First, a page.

'El Nino' will continue to improve this season and push for 2nd line time

‘El Nino’ will be a role player this season and push for 2nd line time

Neiderreiter is looking like Cooke’s predecessor, with the second most hits, 175, and just 44 PIMS. However, ‘El Nino’ is also an upcoming producer. With just 3 points in his first 64 games with the Islanders, the former 4th overall pick managed 36 in 81 games last season after joining the Wild. Look for Neiderreiter to close in around 40 points this year. In the middle, Brodziak knows his job and gets in done, night in and night out. He is extremely responsible defensively and has the ability to shut down even the opponent’s top line. Although, his stats don’t reflect this, as his faceoff % last season was 48% and his Corsi For % was 48.4%. His quality of competition was also surprisingly average at 28.6%. In spite of the stats, he remains a quality third line center and also offers a veteran presence for Nino. This is definitely a very solid checking line, with the potential of some decent production… check.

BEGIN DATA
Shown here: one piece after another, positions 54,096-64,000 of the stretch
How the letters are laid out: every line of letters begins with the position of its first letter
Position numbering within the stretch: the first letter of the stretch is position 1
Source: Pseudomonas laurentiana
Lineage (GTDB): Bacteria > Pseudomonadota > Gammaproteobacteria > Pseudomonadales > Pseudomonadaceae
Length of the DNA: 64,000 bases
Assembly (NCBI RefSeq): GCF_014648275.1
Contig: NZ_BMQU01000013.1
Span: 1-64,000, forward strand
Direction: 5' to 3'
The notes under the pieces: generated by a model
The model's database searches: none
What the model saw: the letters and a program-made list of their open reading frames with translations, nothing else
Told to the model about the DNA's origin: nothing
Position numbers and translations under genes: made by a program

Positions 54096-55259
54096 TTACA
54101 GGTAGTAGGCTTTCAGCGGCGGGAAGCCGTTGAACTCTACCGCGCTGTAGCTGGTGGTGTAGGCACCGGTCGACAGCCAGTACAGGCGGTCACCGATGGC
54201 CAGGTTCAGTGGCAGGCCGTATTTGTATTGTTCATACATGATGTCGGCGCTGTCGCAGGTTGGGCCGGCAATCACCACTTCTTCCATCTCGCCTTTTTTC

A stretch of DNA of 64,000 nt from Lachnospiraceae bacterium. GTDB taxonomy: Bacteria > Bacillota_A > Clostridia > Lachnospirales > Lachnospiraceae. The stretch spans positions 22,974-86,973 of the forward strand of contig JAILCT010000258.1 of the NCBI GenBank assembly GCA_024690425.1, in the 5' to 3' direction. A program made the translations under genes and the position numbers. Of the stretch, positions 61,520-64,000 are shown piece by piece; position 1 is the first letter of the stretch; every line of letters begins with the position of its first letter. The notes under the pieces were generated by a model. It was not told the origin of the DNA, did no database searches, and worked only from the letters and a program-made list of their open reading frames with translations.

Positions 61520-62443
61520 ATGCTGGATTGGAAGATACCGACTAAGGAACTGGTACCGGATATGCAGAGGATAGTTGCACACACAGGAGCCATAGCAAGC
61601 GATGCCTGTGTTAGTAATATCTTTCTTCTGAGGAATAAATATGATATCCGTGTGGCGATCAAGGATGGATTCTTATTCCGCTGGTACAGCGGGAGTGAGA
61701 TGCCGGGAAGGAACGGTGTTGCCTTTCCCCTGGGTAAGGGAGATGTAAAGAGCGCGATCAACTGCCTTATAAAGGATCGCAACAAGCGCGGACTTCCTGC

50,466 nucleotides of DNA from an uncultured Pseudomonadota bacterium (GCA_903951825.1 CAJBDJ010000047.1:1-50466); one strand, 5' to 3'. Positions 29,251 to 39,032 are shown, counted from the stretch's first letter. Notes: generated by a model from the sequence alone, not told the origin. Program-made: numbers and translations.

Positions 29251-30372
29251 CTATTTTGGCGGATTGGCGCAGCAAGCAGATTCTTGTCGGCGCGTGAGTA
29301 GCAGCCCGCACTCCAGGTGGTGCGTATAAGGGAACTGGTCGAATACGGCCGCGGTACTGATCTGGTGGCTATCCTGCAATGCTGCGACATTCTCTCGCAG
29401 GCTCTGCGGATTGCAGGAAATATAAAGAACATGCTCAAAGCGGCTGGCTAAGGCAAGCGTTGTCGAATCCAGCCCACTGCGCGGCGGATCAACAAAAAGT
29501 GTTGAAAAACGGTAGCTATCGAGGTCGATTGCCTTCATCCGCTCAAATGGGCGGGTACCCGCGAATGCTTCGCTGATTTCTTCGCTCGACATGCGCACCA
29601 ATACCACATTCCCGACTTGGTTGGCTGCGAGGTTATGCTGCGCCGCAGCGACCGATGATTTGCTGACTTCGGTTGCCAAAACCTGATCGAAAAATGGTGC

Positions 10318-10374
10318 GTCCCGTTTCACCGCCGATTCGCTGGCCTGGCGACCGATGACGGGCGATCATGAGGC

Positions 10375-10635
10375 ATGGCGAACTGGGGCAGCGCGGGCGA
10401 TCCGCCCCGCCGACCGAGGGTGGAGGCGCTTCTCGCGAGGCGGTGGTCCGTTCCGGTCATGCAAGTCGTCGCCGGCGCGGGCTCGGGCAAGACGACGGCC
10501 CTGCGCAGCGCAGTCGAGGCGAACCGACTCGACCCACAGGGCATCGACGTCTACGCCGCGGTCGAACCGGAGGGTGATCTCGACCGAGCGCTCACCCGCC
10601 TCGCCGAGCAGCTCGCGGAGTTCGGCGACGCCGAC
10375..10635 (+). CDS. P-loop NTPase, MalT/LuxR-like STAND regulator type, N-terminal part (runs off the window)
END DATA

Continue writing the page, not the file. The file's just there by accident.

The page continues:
Solid Defence

Of course, with the game on ice becoming lower scoring each year, a trustworthy defense is needed. Minnesota has already proven they are solid on the back end, with just 2.37 GAA, the sixth lowest in the league, last season. Of course, it’s starts with

Ryan Suter led the league in TOI at 29:24 per game

Ryan Suter led the league in TOI at 29:24 per game